Let me make a few key comments here. GetReligion is a blog with a very open editorial stance and bias, which I repeated again in my post the other day. Here is a refresher:
... The journalism "theology" of GetReligion -- our openly stated editorial bias -- is that we ... defend the old school "American model of the press" approach that, especially on controversial debates, calls for the balanced, accurate coverage of voices on both sides, with believers on both sides being shown respect. ...
If you see a GetReligion post that argues for showing favoritism to one side of a debate, please let me know. Send me the URL, pronto. However, if you are upset when we call for balanced, accurate coverage of voices on both sides of crucial doctrinal debates in the news, such as the many firestorms about sexuality, then please stop and think -- in journalism terms -- about what you are saying.
As a mainstream reporter and, now, as a philanthropist on journalism education issues, my colleague Roberta Green remains totally committed to mainstream, "American model of the press" journalism as she practiced it and admired it in the work of many others (folks both secular and religious) on the beat, then and now. To state it again, GetReligion will fiercely support religion-news coverage -- hard news -- built on the American model of the press.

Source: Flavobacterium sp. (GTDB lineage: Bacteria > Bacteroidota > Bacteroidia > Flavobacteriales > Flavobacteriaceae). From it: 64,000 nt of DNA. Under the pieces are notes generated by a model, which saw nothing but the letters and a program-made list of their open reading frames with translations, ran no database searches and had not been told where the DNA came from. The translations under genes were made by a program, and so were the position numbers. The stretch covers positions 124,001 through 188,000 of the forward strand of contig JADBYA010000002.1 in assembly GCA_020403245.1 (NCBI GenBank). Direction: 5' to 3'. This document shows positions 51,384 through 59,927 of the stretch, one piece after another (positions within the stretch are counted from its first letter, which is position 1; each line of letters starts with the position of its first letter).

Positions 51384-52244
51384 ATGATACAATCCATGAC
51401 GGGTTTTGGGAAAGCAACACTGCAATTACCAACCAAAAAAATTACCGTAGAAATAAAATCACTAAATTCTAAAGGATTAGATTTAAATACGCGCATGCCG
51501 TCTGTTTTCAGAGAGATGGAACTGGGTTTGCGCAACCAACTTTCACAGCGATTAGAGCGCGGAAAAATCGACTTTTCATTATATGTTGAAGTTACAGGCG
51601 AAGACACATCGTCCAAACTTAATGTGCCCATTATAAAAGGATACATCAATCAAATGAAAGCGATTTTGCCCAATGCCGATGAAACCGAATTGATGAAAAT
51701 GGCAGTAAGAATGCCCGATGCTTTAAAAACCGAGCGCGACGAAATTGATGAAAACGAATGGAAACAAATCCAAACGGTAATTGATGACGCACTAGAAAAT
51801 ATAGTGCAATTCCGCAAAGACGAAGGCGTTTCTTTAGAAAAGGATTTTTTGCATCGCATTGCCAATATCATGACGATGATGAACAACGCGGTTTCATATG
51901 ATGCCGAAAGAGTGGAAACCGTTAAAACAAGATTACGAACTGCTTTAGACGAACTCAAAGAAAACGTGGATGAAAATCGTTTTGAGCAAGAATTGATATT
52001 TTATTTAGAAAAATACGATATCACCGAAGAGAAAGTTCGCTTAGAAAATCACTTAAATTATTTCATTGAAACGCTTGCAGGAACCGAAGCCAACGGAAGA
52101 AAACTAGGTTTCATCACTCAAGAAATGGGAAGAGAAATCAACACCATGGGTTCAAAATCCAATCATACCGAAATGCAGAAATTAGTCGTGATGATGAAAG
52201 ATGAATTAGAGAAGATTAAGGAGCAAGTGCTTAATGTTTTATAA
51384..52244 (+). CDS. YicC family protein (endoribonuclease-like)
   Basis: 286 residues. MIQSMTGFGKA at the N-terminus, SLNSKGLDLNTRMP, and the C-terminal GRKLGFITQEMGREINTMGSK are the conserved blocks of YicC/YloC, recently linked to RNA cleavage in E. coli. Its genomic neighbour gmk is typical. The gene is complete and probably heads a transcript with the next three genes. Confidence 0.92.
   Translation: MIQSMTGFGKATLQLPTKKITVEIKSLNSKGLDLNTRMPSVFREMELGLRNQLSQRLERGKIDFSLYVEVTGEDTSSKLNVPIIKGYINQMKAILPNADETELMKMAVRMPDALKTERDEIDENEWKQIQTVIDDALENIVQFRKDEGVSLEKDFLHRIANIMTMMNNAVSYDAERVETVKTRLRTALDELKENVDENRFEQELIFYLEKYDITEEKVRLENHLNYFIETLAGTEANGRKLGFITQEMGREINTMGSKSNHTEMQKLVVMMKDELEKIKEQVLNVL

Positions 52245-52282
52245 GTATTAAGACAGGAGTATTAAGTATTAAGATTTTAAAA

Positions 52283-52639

Here is the question to those who share the concerns of lambda98: Is it now controversial, or even "anti-gay," to advocate coverage of controversial, divisive issues in the news that is accurate, balanced and shows respect for informed, representative voices on both sides of the debates?
Also, remember that the key is to focus on news coverage -- basic hard news.
My post about RNS focused on open debates about an Arcus Foundation grant that was meant to produce both NEWS and commentary on LGBT issues. Would there have been similar controversy if the Arcus grant was, let's say, for the purpose of establishing a media-criticism blog with -- as an openly stated editorial point of view -- the goal of praising and criticizing news coverage of LGBT issues linked to religion? Probably not. GetReligion certainly would not have addressed that. Why criticize a commentary blog for doing commentary?
The question is whether RNS, as a mainstream news wire service, would be the logical home for that kind of advocacy blog. As I stressed the other day, many editors -- not just RNS leaders, for sure -- are currently struggling to keep a bright line between their hard-news products and the world of editorials, commentary and advocacy, "European style" journalism. RNS is not alone in this struggle, in hard economic times.
So, let's be clear. GetReligion is a commentary, advocacy blog -- not a hard-news site. We are very open, around here, about our bias in support of the American model of the press and, if need be, about our own religious views. As I have said many times, I am an Eastern Orthodox Christian layman who is a pro-life Democrat with a portrait of FDR hanging over his desk.
People are complex and we appreciate that, both among the journalists we know and respect and among our diverse crowd of faithful readers.
So back to work.